Connellsville primary candidates told missing signs possibly wind-related, pranks or thefts
Campaign signs suddenly missing from where they are displayed are a concern and a frustration to new candidates, while those who have sought election before know it's just the way it is.
The three Democratic candidates running for Connellsville mayor in the May 21 primary have all had their campaign signs go missing.
Candidate Gregory Lincoln said he had about 20 signs disappear and believes they could have been stolen.
“It's very frustrating,” Lincoln said, adding that his signs have been taken from private property as well as along highway rights of way. “I don't see any other signs being removed other than mine.”
Part of Lincoln's frustration is the cost of the signs, which run from $10 to $15 each.
Lincoln said most of the missing signs aren't lasting for any more than 24 hours and added that none of his signs have been recovered.
“They just totally disappeared,” Lincoln said. “You raise money for campaign signs, and people are taking them left and right. Anyone who sees anything should call 911 or police.”
Lincoln said he has had more signs stolen around the South Side and West Side of Connellsville.
“The wires are there, but the signs are gone,” he said.
Connellsville Mayor Charles Matthews said he knows that he has some missing campaign signs, but said it isn't enough to be concerned.
“I have so many out, I'm definitely missing some,” Matthews said, who also had signs out when he ran for City Council before he became mayor. “I've run before, so I expect it.”
One possibility is that signs are placed on public works projects and that workers remove the signs to cut grass and but don't put them back in place. And there's the possibility that the signs were stolen.
“There have been kids that have stolen them and lined them up in yards as a prank,” Matthews said, adding that he doesn't make an issue of the missing or stolen signs unless the act is something malicious. “Some people call and complain to get their name out there.”
Matthews said he expects the weather can play a role in the missing signs, such as winds blowing them out of the ground. If a sign is placed at a location that a candidate believes is public — such as Five Corners — the owner can remove the signs if permission was not asked.
Candidate Joshua DeWitt said he has had about 10 to 15 signs go missing. He believes they were stolen or taken by the wind.
“That's normal,” DeWitt said. “The more you have out, the larger amount will go missing.”
“It's kids being kids,” said DeWitt's campaign manager Charles Lowery. “They think it's funny, but it's not.”
Connellsville police Chief Jim Capitos said the department received no reports of any political signs stolen or damaged.
“Every election cycle, you have signs being stolen,” Capitos said. “In the residential areas, it's normally kids horsing around.”
Capitos said police can't investigate possible thefts unless they receive phone calls pinpointing the sites, so that patrols can be increased there.
“They should call the police if they see anything,” Capitos said, adding that suspects can be charged with criminal mischief, theft by unlawful taking and possibly trespassing.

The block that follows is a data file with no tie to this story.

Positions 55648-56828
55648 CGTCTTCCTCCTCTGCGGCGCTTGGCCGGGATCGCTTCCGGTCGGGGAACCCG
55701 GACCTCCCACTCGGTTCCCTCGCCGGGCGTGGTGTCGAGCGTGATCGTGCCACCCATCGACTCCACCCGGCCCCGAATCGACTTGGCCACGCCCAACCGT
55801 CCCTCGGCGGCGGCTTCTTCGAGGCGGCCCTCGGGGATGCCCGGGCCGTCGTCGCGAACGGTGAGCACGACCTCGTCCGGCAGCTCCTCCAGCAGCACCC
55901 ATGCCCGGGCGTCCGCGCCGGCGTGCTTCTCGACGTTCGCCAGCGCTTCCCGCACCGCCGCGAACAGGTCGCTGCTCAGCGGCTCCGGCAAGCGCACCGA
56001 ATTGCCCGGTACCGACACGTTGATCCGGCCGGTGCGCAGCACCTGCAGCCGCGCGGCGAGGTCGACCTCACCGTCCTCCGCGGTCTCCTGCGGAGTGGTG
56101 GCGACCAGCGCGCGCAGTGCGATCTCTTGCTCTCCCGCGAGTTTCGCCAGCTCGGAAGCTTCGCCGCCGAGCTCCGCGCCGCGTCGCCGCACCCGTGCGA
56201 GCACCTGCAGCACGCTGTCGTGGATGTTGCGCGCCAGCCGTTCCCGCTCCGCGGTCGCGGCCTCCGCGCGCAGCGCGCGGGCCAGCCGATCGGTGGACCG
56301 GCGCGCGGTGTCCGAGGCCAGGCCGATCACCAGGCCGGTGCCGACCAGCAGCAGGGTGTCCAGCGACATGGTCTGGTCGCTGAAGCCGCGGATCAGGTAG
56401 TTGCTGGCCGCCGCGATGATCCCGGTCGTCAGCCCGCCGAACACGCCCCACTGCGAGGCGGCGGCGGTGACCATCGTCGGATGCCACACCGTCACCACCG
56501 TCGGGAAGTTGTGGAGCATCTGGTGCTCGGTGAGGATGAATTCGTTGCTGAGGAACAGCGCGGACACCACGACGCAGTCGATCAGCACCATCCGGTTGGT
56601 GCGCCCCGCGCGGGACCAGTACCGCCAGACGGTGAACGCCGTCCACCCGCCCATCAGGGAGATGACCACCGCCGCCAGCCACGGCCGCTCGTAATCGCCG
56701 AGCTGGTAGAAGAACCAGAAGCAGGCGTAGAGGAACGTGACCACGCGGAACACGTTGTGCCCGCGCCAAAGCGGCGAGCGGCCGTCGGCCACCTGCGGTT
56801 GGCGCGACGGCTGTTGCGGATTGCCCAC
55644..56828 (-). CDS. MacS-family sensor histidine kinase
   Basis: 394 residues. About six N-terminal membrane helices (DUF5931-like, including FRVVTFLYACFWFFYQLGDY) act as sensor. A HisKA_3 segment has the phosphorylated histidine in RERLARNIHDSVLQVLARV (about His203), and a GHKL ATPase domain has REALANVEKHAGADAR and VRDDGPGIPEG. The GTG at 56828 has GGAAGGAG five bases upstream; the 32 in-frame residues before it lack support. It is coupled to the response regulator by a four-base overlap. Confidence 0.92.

Mark Hofmann is a staff writer with Trib Total Media. He can be reached at 724-626-3539 or email@example.com.
Show commenting policy
TribLive commenting policy
You are solely responsible for your comments and by using TribLive.com you agree to our Terms of Service.
We moderate comments. Our goal is to provide substantive commentary for a general readership. By screening submissions, we provide a space where readers can share intelligent and informed commentary that enhances the quality of our news and information.
While most comments will be posted if they are on-topic and not abusive, moderating decisions are subjective. We will make them as carefully and consistently as we can. Because of the volume of reader comments, we cannot review individual moderation decisions with readers.
We value thoughtful comments representing a range of views that make their point quickly and politely. We make an effort to protect discussions from repeated comments either by the same reader or different readers.
We follow the same standards for taste as the daily newspaper. A few things we won't tolerate: personal attacks, obscenity, vulgarity, profanity (including expletives and letters followed by dashes), commercial promotion, impersonations, incoherence, proselytizing and SHOUTING. Don't include URLs to Web sites.
We do not edit comments. They are either approved or deleted. We reserve the right to edit a comment that is quoted or excerpted in an article. In this case, we may fix spelling and punctuation.
We welcome strong opinions and criticism of our work, but we don't want comments to become bogged down with discussions of our policies and we will moderate accordingly.
We appreciate it when readers and people quoted in articles or blog posts point out errors of fact or emphasis and will investigate all assertions. But these suggestions should be sent via e-mail. To avoid distracting other readers, we won't publish comments that suggest a correction. Instead, corrections will be made in a blog post or in an article.
- Fayette woman dies in fall from ATV on National Pike
- Fayette attorney wants defense counsel disqualified
- Old bricks get new purpose, Connellsville gets paved street
- Wrongful death lawsuit filed against Connellsville man in 2013 accident
- Charges added against Uniontown man in case involving dog shooting
- Fayette County Cultural Trust receives funding
- Fayette communities come together on forming land bank
- Connellsville’s Stage Door Canteen Room to host lectures, shows
- Enjoy 2 more days of Alloutpraise in Donegal
- Volunteer firefighters hard to find in Mt. Pleasant, Scottdale
- Rain doesn’t dampen spirit of Connellsville triathlon